Steiner generalized this trinity to place humanity in the role of mediator: “[T]he world can really be understood only in terms of a triad. On one side we have everything luciferic, on the other everything ahrimanic, and in the third, central place, the point of balance between the two, humanity, with a sense of its relationship to the divine, of its divine essence.”99 “We can understand the world in the right way,” Steiner declared,
only when we see it based on this triad and are perfectly clear that human life is the beam of the scales. Here is the fulcrum: on one side is the luciferic element, actually pulling the pan upwards; opposite is the ahrimanic element pulling the pan downwards. Our human task—our human essence—is to keep the pan balanced.100
Steiner suggested that this truth was an initiatory secret whose broader dissemination the evil powers were eager to prevent: “the cosmic existence in which we find ourselves can only be understood in terms of the triad,” but “it lies in the deepest interest of the luciferic and ahrimanic powers to conceal this secret of the number three—after all, only the proper penetration of this secret would allow humanity to bring about the state of balance.”101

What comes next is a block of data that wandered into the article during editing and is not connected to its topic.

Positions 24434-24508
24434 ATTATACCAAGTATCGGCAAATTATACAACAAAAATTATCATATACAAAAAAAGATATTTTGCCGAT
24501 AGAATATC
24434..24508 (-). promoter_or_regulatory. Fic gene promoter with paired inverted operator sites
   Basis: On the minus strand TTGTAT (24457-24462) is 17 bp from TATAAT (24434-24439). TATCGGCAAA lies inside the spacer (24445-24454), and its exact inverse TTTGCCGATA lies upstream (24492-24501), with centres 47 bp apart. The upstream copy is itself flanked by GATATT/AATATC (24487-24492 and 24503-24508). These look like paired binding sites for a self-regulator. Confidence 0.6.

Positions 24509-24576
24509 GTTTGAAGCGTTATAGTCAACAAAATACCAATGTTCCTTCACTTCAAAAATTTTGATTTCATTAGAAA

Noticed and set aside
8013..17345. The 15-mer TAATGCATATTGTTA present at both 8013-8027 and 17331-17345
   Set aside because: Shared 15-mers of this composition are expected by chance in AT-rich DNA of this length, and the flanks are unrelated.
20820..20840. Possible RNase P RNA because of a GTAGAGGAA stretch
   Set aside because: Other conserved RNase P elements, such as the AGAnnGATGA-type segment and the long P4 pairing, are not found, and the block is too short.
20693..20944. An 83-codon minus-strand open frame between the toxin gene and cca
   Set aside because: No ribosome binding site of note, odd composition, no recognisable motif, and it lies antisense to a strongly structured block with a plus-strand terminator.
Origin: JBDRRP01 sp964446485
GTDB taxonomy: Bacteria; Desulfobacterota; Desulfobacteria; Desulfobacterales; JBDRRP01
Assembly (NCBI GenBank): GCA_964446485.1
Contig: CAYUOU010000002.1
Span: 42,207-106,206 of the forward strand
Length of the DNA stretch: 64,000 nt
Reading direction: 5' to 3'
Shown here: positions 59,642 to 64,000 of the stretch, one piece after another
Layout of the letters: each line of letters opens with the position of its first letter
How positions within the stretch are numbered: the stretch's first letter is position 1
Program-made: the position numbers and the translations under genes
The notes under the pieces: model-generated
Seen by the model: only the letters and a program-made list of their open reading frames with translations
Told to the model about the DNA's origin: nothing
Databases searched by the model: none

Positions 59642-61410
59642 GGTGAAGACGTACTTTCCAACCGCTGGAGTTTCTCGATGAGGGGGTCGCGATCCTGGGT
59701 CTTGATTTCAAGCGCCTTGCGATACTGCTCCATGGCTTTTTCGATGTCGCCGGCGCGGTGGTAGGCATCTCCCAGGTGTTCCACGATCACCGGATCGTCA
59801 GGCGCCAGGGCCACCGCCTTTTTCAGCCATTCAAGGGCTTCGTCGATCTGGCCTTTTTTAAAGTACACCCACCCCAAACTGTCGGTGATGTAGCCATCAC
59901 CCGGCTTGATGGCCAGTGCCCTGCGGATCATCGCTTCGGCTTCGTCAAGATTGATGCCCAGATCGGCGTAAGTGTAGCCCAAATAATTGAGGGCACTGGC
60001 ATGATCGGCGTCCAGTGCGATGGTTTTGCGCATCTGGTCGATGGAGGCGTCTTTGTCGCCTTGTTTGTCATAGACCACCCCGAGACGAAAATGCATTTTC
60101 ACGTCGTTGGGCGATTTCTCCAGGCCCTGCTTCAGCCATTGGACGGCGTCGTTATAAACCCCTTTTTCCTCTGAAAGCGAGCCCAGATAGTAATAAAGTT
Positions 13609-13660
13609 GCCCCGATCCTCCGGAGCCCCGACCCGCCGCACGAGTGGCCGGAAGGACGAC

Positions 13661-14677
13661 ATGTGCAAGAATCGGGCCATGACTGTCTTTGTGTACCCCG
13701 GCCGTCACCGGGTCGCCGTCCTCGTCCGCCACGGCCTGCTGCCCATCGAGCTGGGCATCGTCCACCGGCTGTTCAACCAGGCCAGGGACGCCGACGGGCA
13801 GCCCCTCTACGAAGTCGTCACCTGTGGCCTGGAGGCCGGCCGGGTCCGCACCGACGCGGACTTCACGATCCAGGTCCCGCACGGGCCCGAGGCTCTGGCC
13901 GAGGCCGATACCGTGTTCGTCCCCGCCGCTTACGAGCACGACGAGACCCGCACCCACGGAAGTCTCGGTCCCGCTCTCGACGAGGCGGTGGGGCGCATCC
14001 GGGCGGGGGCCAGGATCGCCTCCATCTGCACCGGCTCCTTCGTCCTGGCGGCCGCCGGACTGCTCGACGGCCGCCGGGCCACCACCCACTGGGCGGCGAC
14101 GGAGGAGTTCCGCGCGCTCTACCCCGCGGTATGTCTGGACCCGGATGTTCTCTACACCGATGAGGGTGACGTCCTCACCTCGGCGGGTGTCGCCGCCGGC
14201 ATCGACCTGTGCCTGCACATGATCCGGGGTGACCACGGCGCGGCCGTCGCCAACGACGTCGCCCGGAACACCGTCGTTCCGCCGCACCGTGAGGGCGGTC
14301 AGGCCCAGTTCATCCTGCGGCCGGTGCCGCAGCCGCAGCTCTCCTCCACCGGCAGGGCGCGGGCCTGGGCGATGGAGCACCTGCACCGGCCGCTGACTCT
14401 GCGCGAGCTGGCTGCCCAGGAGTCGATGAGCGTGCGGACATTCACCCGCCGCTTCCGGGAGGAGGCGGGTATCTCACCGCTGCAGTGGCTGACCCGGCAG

One strategy the powers used was to promote “the illusion of the duality of God and the devil . . . the notion of divine spiritual powers above and diabolical powers below.” Presumably the church bears the blame for preaching that duality, even though it seemed to be supporting Christ’s campaign against luciferic Gnosticism. On the other hand, the church could also be blamed for preaching the notion of heaven, which Steiner saw as a luciferic ruse to distract us from the triple reality! Steiner added: “It is as if human beings have been deprived of the possibility of balance because a healthy human understanding of the world consists of in a proper grasp of the triad and this has been . . . concealed from them.”102